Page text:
Abstract: Data science has long considered learning better models and making better decisions based on existing data. With data science systems penetrating into every aspect of daily life, whether it be navigation systems that influence which route you pick for your commute or personalized news delivery systems that decide what kind of news you would like to read, it is increasingly critical to consider questions on fairness. For example, would you be more prone to pre-emptive checks at the hands of an AI system if you were of a different gender, race or are a native of a different region?. There are various kinds of biases that data driven systems can internalize based on the data they train over, the assumptions they use, and the task that they try to optimize for. Two prominent doctrines are those of disparate treatment and disparate impact, and have been subject to much study in the context of classification systems. The scenario of unsupervised learning poses a deeper challenge, where the detection of biases is often trickier given the absence of labels in the data. This talk will introduce doctrines of fairness from political philosophy, and cover streams of research on incorporating notions of fairness within retrieval and clustering tasks, including a recent work by the speaker on fairness in clustering. This will also briefly outline some fairness research directions which may be of interest for future data science research.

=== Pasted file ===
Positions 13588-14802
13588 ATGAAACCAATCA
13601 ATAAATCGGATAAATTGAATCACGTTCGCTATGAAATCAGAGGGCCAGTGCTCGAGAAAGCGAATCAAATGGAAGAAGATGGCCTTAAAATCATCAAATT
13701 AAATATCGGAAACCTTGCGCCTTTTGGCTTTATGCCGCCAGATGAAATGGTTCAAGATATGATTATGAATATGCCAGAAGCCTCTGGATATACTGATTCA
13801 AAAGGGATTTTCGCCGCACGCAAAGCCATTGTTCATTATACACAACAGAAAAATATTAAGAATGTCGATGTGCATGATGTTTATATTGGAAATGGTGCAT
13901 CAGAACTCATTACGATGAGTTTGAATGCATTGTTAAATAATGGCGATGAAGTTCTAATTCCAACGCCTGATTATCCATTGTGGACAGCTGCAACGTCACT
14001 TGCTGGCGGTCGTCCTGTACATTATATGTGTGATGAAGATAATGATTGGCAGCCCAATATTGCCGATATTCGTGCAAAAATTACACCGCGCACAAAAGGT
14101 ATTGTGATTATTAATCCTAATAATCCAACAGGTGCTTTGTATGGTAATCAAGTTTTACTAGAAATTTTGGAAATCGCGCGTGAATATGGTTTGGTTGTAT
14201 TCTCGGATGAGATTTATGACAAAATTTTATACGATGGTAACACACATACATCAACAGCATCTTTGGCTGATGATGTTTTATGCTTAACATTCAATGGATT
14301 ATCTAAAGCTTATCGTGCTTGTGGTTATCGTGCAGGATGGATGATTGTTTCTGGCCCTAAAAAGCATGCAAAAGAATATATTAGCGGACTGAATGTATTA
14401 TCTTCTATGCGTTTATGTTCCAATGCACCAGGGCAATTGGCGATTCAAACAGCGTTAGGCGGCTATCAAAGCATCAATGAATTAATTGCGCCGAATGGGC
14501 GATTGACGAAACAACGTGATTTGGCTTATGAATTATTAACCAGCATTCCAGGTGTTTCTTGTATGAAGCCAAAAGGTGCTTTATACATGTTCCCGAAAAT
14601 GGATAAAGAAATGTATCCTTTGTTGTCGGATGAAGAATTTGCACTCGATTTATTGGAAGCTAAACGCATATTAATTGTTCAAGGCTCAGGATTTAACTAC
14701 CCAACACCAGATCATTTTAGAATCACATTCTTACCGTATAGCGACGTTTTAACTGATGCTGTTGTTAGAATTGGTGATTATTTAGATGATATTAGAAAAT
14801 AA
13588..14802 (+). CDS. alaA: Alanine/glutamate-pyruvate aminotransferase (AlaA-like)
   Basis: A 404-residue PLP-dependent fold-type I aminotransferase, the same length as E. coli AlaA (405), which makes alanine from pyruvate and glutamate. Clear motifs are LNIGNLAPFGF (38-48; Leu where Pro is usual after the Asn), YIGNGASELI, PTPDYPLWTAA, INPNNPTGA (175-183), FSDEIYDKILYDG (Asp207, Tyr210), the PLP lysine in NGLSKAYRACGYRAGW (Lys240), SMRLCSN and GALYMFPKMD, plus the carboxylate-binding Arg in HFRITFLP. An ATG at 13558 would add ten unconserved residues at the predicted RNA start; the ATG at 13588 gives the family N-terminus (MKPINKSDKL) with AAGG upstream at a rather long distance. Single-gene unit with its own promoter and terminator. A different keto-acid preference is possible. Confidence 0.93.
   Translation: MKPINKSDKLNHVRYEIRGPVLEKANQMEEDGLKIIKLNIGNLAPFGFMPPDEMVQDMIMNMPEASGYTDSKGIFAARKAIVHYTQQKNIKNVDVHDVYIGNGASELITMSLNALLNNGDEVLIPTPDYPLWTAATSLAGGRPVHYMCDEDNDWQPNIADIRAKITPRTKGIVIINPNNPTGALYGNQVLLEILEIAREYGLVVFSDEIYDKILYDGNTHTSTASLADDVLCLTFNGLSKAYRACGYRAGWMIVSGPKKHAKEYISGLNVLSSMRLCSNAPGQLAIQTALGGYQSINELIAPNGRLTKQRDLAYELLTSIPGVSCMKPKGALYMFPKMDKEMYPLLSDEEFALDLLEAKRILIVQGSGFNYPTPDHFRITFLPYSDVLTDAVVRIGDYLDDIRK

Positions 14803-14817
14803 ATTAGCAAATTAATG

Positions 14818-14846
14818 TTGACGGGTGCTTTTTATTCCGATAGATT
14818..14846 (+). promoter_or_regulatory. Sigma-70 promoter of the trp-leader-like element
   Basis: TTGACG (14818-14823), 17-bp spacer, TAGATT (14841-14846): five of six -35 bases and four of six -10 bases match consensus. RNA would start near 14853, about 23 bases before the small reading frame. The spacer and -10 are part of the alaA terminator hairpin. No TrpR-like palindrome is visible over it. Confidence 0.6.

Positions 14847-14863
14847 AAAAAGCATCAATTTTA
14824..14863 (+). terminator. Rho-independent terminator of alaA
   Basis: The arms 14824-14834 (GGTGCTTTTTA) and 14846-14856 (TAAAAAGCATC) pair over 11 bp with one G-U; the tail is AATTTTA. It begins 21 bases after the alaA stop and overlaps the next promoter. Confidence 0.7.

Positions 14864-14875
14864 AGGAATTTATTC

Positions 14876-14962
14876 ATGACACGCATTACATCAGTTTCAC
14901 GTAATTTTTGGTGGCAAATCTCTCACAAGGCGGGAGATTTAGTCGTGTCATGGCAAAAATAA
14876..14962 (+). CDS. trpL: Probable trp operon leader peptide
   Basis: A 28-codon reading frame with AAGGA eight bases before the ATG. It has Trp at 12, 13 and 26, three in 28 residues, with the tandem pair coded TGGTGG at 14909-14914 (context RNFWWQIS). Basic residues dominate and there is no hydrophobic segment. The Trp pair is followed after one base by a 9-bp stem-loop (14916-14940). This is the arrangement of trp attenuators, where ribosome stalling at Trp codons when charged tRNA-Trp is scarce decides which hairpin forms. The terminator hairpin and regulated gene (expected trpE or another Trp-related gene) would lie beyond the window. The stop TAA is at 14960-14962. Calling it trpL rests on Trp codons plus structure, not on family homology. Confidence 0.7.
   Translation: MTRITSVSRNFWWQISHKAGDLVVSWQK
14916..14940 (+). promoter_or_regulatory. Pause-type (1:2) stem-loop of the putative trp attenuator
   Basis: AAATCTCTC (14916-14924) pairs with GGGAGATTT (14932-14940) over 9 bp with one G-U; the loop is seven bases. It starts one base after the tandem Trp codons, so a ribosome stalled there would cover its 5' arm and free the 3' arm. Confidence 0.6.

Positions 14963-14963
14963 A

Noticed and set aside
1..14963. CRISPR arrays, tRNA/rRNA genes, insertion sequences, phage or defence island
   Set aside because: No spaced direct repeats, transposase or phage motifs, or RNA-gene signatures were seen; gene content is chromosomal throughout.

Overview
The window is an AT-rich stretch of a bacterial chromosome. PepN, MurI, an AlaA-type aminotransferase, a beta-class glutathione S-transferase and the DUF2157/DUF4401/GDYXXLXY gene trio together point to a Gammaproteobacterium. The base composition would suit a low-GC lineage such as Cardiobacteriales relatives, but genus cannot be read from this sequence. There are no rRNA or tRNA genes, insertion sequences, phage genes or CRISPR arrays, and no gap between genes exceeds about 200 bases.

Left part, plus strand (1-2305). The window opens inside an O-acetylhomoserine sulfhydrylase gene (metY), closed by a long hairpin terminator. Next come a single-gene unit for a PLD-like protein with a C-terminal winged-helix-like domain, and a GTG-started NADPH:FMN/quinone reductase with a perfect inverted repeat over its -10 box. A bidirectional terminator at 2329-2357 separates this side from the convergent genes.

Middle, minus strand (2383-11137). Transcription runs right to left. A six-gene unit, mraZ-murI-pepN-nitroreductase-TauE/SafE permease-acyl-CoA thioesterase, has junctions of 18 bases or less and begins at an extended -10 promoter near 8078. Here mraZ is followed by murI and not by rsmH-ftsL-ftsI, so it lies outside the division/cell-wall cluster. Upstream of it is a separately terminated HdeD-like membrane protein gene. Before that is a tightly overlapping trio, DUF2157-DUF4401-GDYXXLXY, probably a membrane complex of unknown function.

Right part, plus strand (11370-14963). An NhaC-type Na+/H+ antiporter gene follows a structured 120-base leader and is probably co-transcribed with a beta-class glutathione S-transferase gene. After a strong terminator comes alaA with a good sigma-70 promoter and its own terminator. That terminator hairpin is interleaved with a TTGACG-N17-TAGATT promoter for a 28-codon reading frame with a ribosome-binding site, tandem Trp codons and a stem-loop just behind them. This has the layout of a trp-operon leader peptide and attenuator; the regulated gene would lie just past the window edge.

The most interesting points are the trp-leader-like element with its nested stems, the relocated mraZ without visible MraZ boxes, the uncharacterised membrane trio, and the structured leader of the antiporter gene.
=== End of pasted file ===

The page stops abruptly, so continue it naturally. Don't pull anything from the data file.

Bio: Dr. Deepak Padmanabhan holds a faculty position in Computer Science at Queen’s University Belfast, United Kingdom. He received his B.Tech from CUSAT and his M.Tech and PhD from Indian Institute of Technology Madras, all in Computer Science. His current research interests include data analytics, natural language processing, machine learning, similarity search and information retrieval. Deepak has published over 70 research papers across major venues in information and knowledge management. Prior to taking up the current role, he was a researcher at IBM Research – India for ten years. His work has led to twelve patents from the USPTO. A Senior Member of the IEEE and the ACM and a Fellow of the UK Higher Education Authority, he is the recipient of the INAE Young Engineer Award 2015, an award recognizing scientific work by researchers across engineering disciplines in India. He has also authored multiple books on various areas of data science. He may be reached at firstname.lastname@example.org (preferred) or email@example.com .